My main customer utilizes SSIS for some SQL and Oracle integration requirements.  One challenge they’ve had is timeouts from the Oracle side.  We’ve tried everything to eliminate the issue in terms of extending timeout values within SSIS, but the problem appears to be that for very large data transfers into Oracle, Oracle simply gets tired of waiting and the connection gets closed.  One of the developers working on this project has found a way around this by transferring data in smaller chunks to Oracle.  He asked me about a way to automate this in SSIS so that the records are loaded in smaller chunks.  I pointed him to the FOR LOOP construct and recommended creating a second table with an identity column that could be used as a means to ensure that there was a key value associated with the record range.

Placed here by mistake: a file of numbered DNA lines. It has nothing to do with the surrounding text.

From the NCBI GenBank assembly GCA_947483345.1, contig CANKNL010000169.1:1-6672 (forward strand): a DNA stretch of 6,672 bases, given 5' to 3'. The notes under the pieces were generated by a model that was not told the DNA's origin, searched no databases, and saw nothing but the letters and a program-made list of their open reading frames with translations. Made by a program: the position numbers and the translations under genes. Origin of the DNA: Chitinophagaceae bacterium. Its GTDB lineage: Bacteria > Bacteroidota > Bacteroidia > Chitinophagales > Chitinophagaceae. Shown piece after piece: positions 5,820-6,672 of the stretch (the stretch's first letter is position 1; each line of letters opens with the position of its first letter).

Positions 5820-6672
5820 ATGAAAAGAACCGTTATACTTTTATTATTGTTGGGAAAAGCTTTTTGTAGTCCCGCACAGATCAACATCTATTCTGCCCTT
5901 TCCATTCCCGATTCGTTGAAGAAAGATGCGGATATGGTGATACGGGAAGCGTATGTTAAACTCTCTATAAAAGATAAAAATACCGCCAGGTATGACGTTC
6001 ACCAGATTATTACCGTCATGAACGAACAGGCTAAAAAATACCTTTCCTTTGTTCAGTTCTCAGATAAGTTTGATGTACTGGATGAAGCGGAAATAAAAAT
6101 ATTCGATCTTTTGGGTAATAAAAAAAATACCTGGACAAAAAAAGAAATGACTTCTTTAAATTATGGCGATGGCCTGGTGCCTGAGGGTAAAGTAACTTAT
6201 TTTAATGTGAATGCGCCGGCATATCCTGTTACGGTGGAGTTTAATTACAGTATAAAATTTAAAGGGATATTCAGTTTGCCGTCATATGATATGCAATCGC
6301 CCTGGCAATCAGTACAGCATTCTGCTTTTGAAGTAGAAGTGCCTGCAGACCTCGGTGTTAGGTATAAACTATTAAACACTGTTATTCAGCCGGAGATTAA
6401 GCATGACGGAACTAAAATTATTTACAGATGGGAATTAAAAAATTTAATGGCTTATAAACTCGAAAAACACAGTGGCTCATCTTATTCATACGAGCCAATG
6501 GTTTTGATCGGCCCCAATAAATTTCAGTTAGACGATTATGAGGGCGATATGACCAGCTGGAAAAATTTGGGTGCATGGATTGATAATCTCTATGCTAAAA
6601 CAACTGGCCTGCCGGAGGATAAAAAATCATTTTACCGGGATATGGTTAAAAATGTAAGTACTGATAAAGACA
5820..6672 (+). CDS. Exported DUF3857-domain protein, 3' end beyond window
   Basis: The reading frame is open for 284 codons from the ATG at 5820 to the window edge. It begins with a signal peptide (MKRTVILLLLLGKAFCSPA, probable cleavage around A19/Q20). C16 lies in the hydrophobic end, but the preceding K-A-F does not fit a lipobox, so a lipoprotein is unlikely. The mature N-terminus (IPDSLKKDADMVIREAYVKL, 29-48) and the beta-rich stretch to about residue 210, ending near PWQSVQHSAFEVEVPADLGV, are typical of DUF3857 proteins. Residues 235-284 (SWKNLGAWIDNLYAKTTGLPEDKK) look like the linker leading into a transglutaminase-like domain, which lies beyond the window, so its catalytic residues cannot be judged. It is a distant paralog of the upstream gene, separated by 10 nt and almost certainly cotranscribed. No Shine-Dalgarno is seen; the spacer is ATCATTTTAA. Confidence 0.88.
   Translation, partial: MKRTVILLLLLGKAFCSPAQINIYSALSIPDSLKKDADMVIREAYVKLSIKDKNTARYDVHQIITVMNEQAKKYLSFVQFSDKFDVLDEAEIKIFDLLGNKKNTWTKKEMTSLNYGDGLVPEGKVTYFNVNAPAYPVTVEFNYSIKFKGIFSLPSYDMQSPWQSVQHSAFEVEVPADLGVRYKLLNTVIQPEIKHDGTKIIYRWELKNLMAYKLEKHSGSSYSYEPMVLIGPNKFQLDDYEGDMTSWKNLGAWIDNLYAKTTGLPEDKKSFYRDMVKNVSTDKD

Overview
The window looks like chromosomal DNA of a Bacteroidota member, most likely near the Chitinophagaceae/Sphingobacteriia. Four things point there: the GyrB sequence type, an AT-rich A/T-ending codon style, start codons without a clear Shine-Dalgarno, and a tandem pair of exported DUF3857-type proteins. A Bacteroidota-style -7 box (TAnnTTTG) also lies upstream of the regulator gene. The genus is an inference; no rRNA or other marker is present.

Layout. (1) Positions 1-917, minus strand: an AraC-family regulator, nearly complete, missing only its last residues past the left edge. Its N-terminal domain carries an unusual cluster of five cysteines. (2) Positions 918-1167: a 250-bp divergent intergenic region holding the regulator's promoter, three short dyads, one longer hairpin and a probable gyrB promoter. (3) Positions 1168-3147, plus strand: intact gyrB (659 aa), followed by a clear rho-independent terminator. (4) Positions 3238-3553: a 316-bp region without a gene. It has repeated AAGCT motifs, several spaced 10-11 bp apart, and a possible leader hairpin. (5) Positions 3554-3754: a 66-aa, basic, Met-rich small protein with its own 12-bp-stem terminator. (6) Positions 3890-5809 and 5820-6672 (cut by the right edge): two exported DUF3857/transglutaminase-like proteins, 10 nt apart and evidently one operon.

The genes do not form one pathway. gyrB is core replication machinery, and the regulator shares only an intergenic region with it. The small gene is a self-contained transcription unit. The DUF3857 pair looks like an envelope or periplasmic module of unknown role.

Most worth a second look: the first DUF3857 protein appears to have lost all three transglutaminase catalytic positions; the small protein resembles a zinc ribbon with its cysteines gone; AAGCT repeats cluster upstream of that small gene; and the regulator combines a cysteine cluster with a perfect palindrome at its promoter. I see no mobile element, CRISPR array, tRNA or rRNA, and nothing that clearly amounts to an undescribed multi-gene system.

That’s about all I did, the rest of this is his work.  My thanks to Robert Skinner, HP for sharing the finished package with me.  I’ve modified the package to remove the application-specific data/fields and reduced down to just a simple table with a couple of fields, so we can focus on the approach and not get bogged down in the schema.  For our example, we will use a flat file for import and just a SQL database for output, the destination connectors can be changed as needed to support exporting to another OLE DB destination such as Oracle without changing the actual components.  Let’s walk through the design and implementation.

There are 3 main steps to the process: